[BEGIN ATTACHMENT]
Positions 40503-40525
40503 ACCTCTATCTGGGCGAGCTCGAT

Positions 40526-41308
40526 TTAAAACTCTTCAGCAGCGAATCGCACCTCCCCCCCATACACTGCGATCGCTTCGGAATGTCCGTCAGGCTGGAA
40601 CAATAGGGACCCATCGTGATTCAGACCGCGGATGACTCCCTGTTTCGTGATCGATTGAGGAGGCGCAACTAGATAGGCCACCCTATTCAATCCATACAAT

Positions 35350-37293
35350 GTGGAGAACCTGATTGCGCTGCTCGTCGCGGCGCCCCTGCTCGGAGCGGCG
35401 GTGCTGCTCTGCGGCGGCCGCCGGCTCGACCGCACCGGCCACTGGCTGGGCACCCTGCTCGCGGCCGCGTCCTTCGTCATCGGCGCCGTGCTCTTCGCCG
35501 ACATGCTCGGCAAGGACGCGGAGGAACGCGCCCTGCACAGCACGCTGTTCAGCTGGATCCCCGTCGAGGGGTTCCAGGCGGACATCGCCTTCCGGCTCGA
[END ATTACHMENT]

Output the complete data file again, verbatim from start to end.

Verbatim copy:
Positions 40503-40525
40503 ACCTCTATCTGGGCGAGCTCGAT

Positions 40526-41308
40526 TTAAAACTCTTCAGCAGCGAATCGCACCTCCCCCCCATACACTGCGATCGCTTCGGAATGTCCGTCAGGCTGGAA
40601 CAATAGGGACCCATCGTGATTCAGACCGCGGATGACTCCCTGTTTCGTGATCGATTGAGGAGGCGCAACTAGATAGGCCACCCTATTCAATCCATACAAT

Positions 35350-37293
35350 GTGGAGAACCTGATTGCGCTGCTCGTCGCGGCGCCCCTGCTCGGAGCGGCG
35401 GTGCTGCTCTGCGGCGGCCGCCGGCTCGACCGCACCGGCCACTGGCTGGGCACCCTGCTCGCGGCCGCGTCCTTCGTCATCGGCGCCGTGCTCTTCGCCG
35501 ACATGCTCGGCAAGGACGCGGAGGAACGCGCCCTGCACAGCACGCTGTTCAGCTGGATCCCCGTCGAGGGGTTCCAGGCGGACATCGCCTTCCGGCTCGA